Those who grew up in 1970s America may remember a series of anti-pollution commercials featuring children's drawings. One of the grade-schoolers' wishes was for the invention of a large machine that would suck up smog like a vacuum cleaner. Even as a child, I remember thinking "Man that would never work!"
Luckily California-based Nectar, an engineering and design firm, did not share my pessimistic view and has been working on a similar device:
The CO2 Scraper is a large-scale construction for holding between two to four hundred large-size trees that will absorb potentially dangerous pollutants and convert global warming-related CO2 (carbon dioxide) into breathable oxygen.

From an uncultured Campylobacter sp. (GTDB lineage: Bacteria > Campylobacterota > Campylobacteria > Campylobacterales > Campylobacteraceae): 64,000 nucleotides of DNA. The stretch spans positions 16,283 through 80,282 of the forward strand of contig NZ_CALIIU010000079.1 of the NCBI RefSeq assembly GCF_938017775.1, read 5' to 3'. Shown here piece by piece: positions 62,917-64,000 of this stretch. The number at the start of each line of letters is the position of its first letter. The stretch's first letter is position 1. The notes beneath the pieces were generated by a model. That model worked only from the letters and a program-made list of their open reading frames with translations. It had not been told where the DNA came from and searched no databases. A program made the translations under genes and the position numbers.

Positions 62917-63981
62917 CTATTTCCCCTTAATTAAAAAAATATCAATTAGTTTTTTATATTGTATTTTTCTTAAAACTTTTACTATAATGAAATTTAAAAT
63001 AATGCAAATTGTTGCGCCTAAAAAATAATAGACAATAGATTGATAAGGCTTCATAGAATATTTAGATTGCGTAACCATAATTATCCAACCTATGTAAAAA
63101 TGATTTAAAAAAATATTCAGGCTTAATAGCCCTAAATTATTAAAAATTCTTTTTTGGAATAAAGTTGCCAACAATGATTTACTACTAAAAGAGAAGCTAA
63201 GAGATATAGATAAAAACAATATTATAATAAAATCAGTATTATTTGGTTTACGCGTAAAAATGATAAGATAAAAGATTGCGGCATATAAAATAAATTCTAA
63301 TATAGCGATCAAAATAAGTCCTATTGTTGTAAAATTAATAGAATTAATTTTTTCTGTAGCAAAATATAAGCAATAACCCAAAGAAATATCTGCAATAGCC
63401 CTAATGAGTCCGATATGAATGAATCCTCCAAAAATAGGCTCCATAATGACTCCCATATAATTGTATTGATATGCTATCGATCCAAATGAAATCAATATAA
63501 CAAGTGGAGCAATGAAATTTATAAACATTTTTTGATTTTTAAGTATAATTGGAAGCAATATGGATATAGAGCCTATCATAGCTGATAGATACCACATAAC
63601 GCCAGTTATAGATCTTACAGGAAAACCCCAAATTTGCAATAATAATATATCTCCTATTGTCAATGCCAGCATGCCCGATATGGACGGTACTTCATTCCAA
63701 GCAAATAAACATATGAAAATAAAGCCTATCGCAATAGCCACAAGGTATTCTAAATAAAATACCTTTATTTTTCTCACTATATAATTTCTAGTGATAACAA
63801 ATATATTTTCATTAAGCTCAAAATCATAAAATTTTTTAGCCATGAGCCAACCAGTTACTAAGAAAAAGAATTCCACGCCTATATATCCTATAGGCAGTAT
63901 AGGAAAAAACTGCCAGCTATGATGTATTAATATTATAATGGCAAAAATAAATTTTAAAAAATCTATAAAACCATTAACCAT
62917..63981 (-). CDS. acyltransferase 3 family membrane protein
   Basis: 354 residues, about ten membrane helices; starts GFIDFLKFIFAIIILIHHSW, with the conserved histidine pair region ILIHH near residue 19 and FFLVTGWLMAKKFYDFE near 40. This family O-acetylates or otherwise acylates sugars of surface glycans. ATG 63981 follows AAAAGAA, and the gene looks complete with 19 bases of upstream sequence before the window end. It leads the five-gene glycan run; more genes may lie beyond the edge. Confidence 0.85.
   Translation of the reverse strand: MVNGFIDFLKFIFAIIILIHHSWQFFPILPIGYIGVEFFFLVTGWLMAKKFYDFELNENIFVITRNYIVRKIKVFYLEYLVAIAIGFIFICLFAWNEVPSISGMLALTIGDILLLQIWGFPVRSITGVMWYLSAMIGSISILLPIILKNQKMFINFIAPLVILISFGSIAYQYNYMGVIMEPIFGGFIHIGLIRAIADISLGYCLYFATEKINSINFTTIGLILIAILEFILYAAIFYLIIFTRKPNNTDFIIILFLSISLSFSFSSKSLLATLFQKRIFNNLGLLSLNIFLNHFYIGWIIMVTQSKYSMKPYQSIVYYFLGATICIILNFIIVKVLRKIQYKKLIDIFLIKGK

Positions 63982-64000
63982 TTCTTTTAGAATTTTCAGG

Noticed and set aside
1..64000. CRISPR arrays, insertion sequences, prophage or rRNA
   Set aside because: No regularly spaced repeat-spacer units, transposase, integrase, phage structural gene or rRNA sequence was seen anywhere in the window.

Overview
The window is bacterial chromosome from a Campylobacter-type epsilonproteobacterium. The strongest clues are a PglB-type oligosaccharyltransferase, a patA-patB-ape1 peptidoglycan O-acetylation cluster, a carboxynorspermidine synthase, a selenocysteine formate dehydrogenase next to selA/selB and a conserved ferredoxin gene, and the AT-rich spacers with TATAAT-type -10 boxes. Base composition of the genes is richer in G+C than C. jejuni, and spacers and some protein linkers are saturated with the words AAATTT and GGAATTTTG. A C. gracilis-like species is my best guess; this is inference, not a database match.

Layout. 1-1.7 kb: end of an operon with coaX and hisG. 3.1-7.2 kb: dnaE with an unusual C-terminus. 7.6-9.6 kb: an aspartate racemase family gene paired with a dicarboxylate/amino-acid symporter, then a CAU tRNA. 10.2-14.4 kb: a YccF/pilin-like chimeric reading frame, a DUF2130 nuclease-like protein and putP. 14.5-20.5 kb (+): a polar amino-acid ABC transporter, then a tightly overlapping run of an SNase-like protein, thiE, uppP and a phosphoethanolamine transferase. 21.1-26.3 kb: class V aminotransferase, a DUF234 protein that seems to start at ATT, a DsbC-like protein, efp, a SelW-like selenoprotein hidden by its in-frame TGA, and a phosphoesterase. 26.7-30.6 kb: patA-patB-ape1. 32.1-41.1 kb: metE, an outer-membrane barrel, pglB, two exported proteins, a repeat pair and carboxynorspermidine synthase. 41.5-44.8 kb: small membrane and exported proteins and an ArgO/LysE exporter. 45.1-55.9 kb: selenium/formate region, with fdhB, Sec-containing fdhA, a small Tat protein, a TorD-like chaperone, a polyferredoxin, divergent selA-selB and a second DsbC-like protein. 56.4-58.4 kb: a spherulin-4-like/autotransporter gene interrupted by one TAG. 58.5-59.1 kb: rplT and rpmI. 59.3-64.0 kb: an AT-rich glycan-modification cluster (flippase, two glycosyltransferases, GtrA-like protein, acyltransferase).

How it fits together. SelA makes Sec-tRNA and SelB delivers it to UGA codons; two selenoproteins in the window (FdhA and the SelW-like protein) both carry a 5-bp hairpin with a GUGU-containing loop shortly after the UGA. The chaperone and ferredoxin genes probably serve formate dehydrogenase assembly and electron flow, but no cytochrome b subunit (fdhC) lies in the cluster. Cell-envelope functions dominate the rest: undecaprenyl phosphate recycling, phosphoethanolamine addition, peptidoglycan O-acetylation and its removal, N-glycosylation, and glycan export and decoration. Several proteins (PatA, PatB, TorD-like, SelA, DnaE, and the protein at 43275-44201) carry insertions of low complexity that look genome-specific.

Designed to be placed near factories or other major sources of pollution, the CO2 Scraper is a relatively simple, primarily concrete construction in which trees would be supplied with water and nutrients via a windmill-powered pump system. [Designed to be energy self-sufficient] via windmills (the only outside power required would be electricity for an elevator to be used by maintenance personnel), the Scraper will be "carbon positive," that is, it will absorb carbon dioxide and increase the amount of life-giving oxygen in the atmosphere.
Aside from absorbing nutrients and converting carbon dioxide into breathable air, the structure would also provide a significant amount of shade, while also cooling the air during the hot summer months because of the temperature-lowering properties of hundreds of trees.
Sounds like it would work, no? And it's also got me wondering if the kid who drew the smog vacuum grew up and got a job at Nectar.